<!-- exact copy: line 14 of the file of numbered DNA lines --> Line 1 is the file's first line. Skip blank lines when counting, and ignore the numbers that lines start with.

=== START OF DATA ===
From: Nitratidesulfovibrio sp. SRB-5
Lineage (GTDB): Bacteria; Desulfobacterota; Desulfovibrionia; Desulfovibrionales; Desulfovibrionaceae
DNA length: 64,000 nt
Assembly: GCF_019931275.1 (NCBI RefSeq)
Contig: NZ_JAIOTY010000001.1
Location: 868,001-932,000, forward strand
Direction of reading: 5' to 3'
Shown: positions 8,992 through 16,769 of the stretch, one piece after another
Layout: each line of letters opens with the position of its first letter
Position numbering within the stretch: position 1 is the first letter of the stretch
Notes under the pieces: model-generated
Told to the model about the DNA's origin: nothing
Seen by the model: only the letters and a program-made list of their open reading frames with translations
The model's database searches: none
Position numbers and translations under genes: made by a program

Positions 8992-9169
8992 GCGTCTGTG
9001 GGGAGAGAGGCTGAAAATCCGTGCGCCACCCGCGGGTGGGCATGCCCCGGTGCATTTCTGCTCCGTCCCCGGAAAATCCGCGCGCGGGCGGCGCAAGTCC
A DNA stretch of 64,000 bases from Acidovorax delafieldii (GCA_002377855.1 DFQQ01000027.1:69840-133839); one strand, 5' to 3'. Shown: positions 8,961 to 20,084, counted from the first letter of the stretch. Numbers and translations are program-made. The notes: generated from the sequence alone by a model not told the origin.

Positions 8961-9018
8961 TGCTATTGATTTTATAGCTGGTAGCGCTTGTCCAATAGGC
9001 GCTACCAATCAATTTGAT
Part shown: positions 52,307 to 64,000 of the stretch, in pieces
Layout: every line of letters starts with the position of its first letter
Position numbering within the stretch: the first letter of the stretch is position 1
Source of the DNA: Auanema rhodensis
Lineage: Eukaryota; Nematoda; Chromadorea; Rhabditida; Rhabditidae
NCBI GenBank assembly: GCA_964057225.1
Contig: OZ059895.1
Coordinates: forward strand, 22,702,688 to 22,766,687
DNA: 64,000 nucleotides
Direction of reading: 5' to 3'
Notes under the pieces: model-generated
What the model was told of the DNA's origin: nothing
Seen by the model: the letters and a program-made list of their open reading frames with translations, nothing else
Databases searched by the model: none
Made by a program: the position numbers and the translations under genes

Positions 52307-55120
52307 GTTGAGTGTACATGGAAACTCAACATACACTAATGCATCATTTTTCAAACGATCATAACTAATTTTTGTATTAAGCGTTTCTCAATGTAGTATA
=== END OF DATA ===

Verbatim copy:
The model's database searches: none